Especially if you have hardwood flooring, tile or linoleum, it’s hard to stop the scatter and spread of litter particles.
Of course, having carpet doesn’t solve these problems either.
If you’ve placed your litter box in a room with a rug or carpet, then litter and other disgusting debris can sink and nestle into the fibers of your carpet, making it nearly impossible to clean.
With the help of a litter mat, you can stop the spread of cat litter particles before it starts, and help to contain and minimize the overall mess.
Veteran cat owners know that litter is the dirty glitter of the pet care world – it gets everywhere and is incredibly easy to spread.
If you’re not careful, you’ll find it not just in your carpets, but in your clothing and furniture.
It has a frustrating ability to end up places it never should, like in the washing machine or even trapped underneath your chair glass mat.
While you probably love your feline friend, chances are you don’t love the idea of bits of fecal matter and urine finding their way into other parts of your home.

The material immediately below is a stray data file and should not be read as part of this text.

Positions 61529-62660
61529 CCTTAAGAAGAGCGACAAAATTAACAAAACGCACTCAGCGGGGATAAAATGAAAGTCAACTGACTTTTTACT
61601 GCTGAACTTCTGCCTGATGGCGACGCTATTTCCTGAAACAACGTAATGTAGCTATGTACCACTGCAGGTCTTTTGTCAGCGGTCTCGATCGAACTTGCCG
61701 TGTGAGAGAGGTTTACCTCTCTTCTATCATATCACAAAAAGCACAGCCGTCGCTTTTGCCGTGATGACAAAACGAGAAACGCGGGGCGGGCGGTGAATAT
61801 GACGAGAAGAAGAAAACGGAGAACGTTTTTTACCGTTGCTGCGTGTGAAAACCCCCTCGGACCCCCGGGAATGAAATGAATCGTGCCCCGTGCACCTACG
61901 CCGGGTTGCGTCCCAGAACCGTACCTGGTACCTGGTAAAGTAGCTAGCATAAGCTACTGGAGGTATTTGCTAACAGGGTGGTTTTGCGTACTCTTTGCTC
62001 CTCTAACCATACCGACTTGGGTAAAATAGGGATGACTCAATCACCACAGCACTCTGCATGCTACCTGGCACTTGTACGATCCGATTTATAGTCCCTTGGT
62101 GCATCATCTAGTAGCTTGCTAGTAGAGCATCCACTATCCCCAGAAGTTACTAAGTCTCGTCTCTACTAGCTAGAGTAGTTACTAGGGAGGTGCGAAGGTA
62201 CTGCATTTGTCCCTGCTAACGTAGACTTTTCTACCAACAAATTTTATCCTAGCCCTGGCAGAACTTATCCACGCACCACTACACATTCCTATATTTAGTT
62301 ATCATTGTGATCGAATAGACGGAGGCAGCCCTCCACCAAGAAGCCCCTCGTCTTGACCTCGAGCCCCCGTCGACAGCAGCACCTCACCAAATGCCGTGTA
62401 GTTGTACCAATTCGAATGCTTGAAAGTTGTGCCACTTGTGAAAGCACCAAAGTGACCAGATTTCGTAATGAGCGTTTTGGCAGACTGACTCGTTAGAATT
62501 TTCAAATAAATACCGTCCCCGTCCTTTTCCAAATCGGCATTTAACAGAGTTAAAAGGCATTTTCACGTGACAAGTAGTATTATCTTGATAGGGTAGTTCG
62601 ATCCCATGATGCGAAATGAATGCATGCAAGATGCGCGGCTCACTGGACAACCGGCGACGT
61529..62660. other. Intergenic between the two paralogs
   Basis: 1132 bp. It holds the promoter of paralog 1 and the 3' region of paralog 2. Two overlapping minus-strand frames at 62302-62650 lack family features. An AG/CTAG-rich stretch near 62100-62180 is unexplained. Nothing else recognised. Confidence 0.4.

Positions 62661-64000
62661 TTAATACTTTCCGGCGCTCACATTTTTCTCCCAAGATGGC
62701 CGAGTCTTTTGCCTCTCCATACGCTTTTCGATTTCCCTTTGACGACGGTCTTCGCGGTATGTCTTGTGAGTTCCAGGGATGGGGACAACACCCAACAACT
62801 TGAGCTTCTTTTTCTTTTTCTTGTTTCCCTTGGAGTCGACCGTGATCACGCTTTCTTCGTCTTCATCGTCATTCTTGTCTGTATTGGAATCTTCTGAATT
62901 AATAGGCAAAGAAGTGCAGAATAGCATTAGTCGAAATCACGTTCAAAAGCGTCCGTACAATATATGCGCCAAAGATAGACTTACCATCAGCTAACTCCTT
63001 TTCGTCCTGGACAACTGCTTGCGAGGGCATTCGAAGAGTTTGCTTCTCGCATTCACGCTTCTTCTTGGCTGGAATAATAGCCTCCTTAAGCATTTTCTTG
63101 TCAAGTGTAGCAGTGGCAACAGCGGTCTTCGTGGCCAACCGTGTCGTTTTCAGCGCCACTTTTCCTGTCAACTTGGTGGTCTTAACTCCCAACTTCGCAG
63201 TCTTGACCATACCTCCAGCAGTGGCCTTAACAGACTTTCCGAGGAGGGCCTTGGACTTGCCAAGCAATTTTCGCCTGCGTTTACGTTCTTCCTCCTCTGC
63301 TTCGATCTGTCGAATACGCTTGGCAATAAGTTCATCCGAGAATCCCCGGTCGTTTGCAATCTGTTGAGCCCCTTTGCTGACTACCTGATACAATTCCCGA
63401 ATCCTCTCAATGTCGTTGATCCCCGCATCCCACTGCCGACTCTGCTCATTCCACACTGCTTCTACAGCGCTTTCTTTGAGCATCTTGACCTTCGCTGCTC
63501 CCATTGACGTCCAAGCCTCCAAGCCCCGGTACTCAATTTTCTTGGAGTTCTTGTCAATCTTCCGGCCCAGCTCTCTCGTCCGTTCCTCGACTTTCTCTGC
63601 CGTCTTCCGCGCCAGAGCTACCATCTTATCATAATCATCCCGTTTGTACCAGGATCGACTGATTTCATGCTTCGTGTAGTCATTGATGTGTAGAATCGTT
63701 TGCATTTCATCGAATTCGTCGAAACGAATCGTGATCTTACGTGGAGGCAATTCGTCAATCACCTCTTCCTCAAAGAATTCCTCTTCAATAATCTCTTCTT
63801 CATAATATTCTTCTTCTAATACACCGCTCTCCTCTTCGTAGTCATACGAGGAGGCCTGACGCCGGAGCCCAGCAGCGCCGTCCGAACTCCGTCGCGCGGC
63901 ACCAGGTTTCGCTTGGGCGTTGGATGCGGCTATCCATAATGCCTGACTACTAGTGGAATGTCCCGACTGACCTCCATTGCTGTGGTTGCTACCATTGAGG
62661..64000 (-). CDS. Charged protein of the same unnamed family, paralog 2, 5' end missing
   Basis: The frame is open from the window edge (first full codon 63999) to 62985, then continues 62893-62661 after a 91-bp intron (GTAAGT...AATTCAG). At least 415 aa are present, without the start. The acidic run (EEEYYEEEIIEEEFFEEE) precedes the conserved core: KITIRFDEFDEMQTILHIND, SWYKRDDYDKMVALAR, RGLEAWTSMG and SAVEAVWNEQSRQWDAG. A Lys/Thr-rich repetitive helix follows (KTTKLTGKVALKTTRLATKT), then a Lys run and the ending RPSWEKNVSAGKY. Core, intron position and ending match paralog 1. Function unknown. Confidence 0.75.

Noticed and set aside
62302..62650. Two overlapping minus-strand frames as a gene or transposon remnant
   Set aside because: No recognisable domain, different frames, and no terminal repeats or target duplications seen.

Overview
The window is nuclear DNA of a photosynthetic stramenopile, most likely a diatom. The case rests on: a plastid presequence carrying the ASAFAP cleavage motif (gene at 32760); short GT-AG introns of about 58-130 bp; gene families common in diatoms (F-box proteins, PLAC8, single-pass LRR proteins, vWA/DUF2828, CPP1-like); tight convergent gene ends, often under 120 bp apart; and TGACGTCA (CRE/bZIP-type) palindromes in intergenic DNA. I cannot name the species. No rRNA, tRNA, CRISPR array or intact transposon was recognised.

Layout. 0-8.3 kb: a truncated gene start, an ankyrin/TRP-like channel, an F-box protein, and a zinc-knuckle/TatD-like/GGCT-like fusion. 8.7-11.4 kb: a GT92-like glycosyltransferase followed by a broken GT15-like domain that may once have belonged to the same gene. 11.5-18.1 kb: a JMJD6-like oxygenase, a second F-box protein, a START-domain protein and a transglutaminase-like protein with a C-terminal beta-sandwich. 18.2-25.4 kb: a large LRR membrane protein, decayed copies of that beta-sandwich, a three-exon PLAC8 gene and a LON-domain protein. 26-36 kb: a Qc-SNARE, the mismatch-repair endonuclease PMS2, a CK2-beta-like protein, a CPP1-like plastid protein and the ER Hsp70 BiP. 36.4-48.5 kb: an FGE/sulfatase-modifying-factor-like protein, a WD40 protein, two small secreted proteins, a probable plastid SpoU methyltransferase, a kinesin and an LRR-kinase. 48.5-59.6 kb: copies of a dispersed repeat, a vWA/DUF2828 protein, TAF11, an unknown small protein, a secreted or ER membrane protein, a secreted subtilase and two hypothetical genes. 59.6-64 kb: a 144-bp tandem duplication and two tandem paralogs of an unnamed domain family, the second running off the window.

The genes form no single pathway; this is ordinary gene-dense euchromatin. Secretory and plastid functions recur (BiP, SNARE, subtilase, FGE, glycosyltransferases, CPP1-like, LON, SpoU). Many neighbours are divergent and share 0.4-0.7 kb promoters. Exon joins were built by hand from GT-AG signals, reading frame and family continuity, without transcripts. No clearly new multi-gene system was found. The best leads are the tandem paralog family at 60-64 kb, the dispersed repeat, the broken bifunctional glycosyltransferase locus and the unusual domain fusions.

By stopping the spread of litter and making cleaning easier, a good litter mat also makes for a more hygienic home.
With their help, you don’t have to worry about whether or not unwanted germs and bacteria are finding their way into other rooms or corners of your house.
Less mess means less time spent cleaning. Like professional stall mats designed for horses, litter mats are designed with ease of cleaning in mind.
They can either be shaken out or hosed off and are much easier to clean than the tile or carpet.